Anticancer activity evaluations

The anticancer activity of the MSNs correlated well with the results of pro-drug release studies. The cytotoxicity tests clearly showed the advantage of FA-conjugated MSNs, both MCM-NH2-FA-CR and KCC-NH2-FA-CR, loaded with CR, comparing to amine-modified ones. The importance of FA conjugation to other types of MSNs for improving the anticancer effect for other drugs was reported by [61, 62, 67, 68, 70]. KCC-NH2-FA-CR displayed higher anticancer activity compared to MCM-NH2-FA-CR. The enhanced cytotoxicity was observed for both a HepG2 as well as for HeLa cancer cells (Figure 9).

The reason for the reduction in the applied drug doses when delivered via MSNs compared to the free form is probably the extended duration of cell exposure to the prodrugs, slowly released from the nano-channels in the MSNs.

Apoptosis induction in human HCC cells

For further studies of the mechanism of action and the molecular signaling pathways leading to apoptosis of human HCC cells, we selected CR and its nanoformulation KCC-NH2-FA-CR, which showed the best performance in all tests listed above. Apoptosis as one of the main anticancer mechanisms relies on the caspase activation pathway as a primary route [71], and several secondary signaling pathways may contribute to apoptosis induction for killing cancer cells.

Activation of caspase-3 in human HCC cells

Figure 10A demonstrates the potential of KCC-NH2-FA-CR to activate caspase-3 compared to pure CR and positive control sample KCC-NH2-FA MSNs. Our results indicate that the mechanism of action for KCC-NH2-FA-CR is in agreement with that proposed by [72, 73]. KCC-NH2-FA-CR can activate caspase-3 as the main route for apoptosis; therefore, KCC-NH2-FA-CR is a promising therapeutic nano-agent target for human HCC treatments with a selective anticancer mechanism. In the following sections, we discuss the possible secondary routes (signaling pathways) that may contribute to apoptosis through their roles in activation of caspase-3.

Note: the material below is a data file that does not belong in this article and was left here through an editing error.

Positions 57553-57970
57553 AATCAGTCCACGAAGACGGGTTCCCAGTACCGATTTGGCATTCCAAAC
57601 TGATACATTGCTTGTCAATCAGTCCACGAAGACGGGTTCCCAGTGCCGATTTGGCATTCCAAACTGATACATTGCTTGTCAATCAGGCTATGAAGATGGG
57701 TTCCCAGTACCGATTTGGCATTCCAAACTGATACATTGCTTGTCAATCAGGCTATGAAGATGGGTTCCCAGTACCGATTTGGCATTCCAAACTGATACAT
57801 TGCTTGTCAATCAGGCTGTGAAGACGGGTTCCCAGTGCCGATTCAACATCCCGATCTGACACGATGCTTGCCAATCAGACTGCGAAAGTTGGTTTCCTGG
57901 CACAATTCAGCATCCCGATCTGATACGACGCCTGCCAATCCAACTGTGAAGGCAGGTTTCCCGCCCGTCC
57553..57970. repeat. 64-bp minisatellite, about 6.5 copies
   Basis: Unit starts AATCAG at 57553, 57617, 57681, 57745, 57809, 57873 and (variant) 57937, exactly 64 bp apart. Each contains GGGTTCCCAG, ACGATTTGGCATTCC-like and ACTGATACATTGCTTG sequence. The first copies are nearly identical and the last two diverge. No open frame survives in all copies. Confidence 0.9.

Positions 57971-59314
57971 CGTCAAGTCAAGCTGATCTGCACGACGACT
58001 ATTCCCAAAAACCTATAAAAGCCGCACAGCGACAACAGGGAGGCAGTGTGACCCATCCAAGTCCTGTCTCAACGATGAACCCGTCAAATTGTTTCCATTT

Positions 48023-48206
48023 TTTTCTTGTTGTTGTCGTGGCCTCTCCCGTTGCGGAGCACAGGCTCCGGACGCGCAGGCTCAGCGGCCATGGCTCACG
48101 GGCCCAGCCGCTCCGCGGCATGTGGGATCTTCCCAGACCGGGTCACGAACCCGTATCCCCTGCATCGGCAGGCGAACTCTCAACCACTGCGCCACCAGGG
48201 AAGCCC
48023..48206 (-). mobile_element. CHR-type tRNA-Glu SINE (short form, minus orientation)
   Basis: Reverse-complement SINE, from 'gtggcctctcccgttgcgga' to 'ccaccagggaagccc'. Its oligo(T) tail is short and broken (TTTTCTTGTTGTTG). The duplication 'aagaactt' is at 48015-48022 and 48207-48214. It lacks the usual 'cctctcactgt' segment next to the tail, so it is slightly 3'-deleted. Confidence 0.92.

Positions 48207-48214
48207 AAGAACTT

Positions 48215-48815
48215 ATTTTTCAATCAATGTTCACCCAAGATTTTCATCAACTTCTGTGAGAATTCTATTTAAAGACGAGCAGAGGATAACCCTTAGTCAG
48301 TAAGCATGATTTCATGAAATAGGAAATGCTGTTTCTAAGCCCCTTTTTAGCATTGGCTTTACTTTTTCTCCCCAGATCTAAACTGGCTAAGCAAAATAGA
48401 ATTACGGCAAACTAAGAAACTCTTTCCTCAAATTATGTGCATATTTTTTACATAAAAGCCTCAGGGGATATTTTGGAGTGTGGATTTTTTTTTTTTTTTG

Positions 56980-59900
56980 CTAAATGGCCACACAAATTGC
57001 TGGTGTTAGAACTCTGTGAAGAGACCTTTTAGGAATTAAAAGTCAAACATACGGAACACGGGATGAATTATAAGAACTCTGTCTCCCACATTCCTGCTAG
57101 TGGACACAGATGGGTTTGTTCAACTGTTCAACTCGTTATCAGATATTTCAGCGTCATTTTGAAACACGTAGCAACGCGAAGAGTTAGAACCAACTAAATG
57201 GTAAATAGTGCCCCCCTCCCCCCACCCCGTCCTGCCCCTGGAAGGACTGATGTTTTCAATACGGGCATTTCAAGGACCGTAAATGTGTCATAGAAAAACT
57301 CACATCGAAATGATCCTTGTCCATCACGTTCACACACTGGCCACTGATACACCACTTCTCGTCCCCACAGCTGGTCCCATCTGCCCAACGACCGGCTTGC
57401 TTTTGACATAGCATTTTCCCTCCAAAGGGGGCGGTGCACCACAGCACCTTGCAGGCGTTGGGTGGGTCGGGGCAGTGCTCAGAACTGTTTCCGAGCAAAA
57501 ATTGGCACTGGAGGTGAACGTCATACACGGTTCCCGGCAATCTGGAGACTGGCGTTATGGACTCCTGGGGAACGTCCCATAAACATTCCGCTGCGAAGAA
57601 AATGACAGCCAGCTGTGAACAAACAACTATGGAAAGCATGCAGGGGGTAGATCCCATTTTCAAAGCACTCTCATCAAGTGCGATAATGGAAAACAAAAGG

H2O2 intracellular production in human HCC cells

There is evidence [74] for an important role of H2O2, which is considered an important signaling molecule in cancer development, with a dual function. H2O2 is produced in high amounts in cancer cells during several stages of cancer progression (e.g., DNA development, cell proliferation, anti-apoptosis, metastasis, hypoxia). Growing evidence also shows that H2O2 is an important molecule for inducing apoptosis in cancer cells, and several anticancer drugs in clinical use are based on H2O2 [74]. Recently, strategies to fight cancer by exploiting ROS, among them H2O2 [75], have been developed. Cancer cells show greater ROS accumulation compared to normal cells [76], including levels of H2O2. Discussions have focused on whether decreasing or increasing H2O2 is better for cancer treatment [75]. However, in recent years, the trend has been to increase H2O2 levels by applying anticancer drugs or an external source of H2O2 such as radiation therapy to target cancer cells.